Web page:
[T]he accelerated deployment of broadband promised by the merger may not only facilitate the ability of the mobile telephone industry to better satisfy demand in rural areas, but also serve as an important platform and lubricant for future economic growth in these areas.
The Internet Innovation Alliance has a special treat this week for our Featured Member… there are two! This week’s featured members are the U.S. Cattlemen’s Association and the National Grange. Both IIA members participated in the recent “Broadband WORKS for Rural America” advocacy day in Washington, DC on October 4th, 2011. The event included 150 participants from more than 23 states including members of the U.S. Cattlemen’s Association and National Grange. While in Washington, participants attended a total of over 90 meetings with their Members of Congress and staff, during which they delivered the message that access to high-speed Internet is a critical component of job creation and economic development, and is necessary to ensuring a prosperous future for citizens living in remote or hard-to-reach communities.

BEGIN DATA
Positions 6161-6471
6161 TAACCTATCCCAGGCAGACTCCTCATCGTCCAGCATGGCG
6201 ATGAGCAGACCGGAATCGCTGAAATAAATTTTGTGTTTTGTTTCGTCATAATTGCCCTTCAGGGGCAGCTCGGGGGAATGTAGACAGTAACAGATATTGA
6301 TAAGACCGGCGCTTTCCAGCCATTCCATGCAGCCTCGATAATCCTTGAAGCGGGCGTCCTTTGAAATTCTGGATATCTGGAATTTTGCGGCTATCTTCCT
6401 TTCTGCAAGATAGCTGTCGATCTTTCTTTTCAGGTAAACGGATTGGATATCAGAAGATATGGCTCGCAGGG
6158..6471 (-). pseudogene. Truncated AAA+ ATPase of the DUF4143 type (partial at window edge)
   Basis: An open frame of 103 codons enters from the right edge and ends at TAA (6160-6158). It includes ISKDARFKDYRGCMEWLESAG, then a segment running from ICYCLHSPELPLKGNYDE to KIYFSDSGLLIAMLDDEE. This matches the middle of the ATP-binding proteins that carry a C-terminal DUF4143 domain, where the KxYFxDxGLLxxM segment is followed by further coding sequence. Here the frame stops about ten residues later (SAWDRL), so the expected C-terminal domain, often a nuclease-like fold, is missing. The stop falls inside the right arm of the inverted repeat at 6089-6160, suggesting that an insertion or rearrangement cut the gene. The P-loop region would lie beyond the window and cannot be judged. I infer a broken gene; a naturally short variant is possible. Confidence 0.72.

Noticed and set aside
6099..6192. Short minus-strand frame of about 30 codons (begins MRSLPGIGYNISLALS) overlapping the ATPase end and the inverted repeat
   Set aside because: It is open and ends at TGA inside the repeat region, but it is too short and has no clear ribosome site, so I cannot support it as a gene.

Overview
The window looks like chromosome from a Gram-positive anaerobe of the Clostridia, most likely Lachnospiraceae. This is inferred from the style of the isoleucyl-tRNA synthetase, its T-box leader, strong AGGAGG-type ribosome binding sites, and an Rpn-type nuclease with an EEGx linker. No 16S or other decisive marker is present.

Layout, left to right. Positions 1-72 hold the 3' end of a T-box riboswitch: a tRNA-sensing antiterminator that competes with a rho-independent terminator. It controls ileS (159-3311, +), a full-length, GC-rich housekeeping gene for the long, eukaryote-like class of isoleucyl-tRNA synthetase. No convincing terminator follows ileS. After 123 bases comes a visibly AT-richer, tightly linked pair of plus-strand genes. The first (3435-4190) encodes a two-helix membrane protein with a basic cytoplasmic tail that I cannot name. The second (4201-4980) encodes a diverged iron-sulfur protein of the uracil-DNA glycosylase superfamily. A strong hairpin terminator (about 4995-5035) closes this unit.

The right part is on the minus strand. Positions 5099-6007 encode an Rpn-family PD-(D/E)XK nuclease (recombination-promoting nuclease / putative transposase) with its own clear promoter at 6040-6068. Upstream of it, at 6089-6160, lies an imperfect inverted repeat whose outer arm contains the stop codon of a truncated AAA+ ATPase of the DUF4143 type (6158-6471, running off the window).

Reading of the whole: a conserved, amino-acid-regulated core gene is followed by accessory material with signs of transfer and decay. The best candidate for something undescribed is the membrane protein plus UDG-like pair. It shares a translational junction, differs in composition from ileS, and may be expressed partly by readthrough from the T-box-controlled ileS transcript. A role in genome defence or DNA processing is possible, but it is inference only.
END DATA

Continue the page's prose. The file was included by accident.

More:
At a press conference to kick-off the event Jess Peterson, executive vice president of the U.S. Cattlemen’s Association and IIA Ambassador said, “Regardless of location or occupation, the need for reliable, high-speed Internet, both wired and wireless, is something that everyone can agree on. In rural America in particular, there are acres of opportunity for economic growth, but greater access to next-generation technologies is key to capitalizing on these opportunities.” Peterson went on to say, “Right now, Americans need jobs, and we need to make sure that all Americans have the tools to create and sustain them. I believe we successfully delivered that message to policymakers this week.”